Menu
Stories from an Accountant

What Not to Wear

What Not To Wear - Account-ant

This one might show my age a bit but what the hey!

I remember when I was a kid watching The Clothes Show on a Sunday night (at least I think it was a Sunday), and marvelling at the fashion. My absolute favourite presenter was Caryn Franklin because I loved her hair and the way she talked. I was also very fond of Jeff Banks.

I still remember the theme tune  – I just YouTube’d it and had a little couch dance whilst writing this blog. James very rightly pointed out that it’s Pet Shop Boys.

Fast forward a few years and I’m an avid watcher of “What Not To Wear”… Trinny & Susannah were a bit posh and blunt, and I found it very entertaining.

Now as any teenage girl growing up in the 90s and 00s will tell you, it was ALL about girl power, pedal pushers and scousers (and I don’t mean the people from Liverpool, haha).

Rachel Account-ant

Despite watching endless fashion shows, I admit I have never really had my finger on that pulse… I’m mostly found in skinny jeans, a side parting and a black t-shirt, which apparently according to Gen Z is sooooooo old school (and not in a good way).

So as I meet new clients and consciously make an effort, I cannot help but think about how this might be treated in someone’s accounts or tax return (yes, I am that nerdy, but hopefully in a good way 😉).

When you are self employed, you may be thinking you need some clothing for work, maybe some glasses or contact lenses, a new pair of shoes?  

It’s all about personal branding at the moment, and looking good and making a good impression is important, right?!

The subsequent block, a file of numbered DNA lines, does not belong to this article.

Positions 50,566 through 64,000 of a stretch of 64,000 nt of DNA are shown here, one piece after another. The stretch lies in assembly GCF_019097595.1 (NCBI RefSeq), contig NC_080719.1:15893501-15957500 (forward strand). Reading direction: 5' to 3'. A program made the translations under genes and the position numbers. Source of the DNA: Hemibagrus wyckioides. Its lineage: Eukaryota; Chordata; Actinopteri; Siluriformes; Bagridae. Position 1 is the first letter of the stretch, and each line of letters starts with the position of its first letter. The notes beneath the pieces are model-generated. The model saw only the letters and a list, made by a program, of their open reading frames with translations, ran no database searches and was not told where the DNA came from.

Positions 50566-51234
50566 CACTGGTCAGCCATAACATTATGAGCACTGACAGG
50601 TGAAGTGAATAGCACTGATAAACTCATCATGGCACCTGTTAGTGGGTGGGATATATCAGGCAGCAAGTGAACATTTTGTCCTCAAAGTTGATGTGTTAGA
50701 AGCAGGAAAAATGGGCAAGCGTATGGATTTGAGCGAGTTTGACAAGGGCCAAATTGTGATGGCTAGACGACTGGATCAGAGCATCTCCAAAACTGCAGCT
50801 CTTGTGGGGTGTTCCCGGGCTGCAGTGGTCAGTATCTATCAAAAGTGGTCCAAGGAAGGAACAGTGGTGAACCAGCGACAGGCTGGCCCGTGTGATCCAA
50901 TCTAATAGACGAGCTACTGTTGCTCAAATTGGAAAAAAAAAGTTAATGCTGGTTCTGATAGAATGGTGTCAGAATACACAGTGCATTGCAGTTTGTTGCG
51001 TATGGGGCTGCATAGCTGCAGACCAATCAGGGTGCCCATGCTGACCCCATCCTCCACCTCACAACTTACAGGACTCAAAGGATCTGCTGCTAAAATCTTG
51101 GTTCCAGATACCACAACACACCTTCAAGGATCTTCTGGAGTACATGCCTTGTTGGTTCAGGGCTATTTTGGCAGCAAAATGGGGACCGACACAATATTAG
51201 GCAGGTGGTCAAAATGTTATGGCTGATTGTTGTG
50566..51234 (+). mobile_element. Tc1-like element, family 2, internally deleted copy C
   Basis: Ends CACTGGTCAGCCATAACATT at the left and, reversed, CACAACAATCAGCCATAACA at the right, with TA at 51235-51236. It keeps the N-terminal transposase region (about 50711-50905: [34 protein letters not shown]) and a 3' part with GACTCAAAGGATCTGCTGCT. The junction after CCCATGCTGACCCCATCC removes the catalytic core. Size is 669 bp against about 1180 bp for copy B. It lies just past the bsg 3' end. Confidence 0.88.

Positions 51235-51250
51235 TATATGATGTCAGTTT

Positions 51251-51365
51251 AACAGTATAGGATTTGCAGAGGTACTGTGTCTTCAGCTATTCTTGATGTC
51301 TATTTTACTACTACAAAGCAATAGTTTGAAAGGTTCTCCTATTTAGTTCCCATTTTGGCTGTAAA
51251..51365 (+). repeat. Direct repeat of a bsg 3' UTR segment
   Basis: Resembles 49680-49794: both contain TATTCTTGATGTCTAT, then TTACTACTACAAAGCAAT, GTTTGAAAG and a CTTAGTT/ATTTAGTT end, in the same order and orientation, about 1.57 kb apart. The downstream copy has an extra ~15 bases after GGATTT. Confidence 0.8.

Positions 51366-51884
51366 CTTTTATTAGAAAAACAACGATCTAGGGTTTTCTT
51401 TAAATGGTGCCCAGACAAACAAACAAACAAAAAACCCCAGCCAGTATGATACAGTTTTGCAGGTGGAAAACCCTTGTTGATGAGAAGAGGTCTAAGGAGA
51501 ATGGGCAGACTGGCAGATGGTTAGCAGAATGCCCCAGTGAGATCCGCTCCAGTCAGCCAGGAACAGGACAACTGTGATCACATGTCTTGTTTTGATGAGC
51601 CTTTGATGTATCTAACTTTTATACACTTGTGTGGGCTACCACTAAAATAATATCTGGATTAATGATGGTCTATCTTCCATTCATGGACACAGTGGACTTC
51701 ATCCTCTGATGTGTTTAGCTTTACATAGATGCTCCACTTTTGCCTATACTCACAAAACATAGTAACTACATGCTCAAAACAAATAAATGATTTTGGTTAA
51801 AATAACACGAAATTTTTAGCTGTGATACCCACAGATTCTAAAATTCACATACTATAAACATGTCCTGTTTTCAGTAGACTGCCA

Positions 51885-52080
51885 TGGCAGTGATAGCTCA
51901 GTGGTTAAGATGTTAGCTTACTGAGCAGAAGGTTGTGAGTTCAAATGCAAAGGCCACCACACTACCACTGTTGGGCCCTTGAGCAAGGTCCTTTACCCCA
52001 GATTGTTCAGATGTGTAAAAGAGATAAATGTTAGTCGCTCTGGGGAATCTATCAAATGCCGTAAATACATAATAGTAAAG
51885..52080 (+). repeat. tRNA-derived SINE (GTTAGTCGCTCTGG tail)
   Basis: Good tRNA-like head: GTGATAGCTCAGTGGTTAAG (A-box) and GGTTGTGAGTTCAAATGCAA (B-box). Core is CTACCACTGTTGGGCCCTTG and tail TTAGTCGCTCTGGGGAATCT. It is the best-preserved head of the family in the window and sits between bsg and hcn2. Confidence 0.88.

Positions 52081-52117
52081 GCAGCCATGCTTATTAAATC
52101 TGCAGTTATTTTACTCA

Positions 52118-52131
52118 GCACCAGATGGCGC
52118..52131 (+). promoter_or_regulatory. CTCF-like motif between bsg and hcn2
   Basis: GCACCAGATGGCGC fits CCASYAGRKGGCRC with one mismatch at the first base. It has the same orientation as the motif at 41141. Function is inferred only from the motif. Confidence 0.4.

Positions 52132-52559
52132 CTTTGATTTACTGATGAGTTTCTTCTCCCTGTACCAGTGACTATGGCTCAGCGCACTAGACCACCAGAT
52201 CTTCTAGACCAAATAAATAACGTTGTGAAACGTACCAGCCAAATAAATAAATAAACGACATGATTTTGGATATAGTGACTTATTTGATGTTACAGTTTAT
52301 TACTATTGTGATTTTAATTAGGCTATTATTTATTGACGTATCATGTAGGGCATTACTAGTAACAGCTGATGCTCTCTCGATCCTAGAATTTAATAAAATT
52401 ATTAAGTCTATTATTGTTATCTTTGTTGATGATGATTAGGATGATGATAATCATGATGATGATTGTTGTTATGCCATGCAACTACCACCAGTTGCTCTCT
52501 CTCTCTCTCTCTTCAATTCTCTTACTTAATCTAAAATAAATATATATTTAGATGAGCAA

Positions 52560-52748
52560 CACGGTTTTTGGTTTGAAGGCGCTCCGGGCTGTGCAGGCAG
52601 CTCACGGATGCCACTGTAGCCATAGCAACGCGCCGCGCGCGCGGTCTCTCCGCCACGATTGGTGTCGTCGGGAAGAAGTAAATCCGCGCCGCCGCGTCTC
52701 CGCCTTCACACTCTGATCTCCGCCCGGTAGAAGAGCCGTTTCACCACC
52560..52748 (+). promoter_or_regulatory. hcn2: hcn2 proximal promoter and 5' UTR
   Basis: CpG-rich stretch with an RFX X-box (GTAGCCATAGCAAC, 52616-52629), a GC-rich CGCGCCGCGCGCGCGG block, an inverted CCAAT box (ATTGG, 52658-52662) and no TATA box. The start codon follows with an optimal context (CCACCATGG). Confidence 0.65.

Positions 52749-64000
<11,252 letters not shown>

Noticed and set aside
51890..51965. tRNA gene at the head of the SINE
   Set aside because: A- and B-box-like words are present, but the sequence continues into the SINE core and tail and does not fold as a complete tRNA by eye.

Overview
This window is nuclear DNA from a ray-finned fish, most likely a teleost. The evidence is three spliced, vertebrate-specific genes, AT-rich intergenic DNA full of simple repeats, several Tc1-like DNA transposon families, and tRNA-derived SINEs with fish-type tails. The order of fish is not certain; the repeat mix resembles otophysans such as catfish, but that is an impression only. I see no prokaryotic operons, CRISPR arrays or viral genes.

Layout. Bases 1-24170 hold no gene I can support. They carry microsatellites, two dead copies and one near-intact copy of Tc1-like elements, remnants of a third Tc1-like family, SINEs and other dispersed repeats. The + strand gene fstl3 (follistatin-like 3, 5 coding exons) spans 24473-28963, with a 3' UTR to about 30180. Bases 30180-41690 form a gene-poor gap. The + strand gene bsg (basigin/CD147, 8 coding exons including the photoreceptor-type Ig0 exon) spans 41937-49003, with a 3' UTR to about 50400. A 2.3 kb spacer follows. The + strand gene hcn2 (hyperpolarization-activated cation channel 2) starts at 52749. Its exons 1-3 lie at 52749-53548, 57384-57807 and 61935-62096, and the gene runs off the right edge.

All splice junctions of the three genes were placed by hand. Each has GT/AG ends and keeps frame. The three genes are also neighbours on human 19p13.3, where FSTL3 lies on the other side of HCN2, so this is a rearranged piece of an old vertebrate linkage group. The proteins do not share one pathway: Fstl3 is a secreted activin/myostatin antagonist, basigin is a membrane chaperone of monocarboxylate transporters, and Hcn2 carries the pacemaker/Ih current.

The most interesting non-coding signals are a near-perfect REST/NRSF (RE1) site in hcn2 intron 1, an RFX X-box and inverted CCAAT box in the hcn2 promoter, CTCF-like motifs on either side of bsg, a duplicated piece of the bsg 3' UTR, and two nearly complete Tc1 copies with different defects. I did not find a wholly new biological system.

Well hold on a minute… it’s not tax deductible unless it’s “wholly and exclusively for use in your business”.

A good example would be: a hairdresser wears clothing to their salon that will most likely end up being destroyed by hair dye.  But, their clothes could be worn for leisure purposes too, so HMRC will not allow these expenses as tax deductible.

The only items that are clearly tax deductible are overalls (i.e. if you are a painter and decorator), items with your logo/name on, safety googles / shoes or a uniform.

Contact lenses are also a big no no, BUT if you have two pairs of glasses and one stays at work, that point can be argued, as that pair is wholly and exclusively used for work purposes.

You can also claim for repairs or cleaning of the allowable items.

So, before you get excited and buy yourself tons of clothes for work… just be aware that you will be paying 100% of the cost and not 80%!

Sorry to burst your bubble, but your bank account may thank me!

No Comments

    Leave a Reply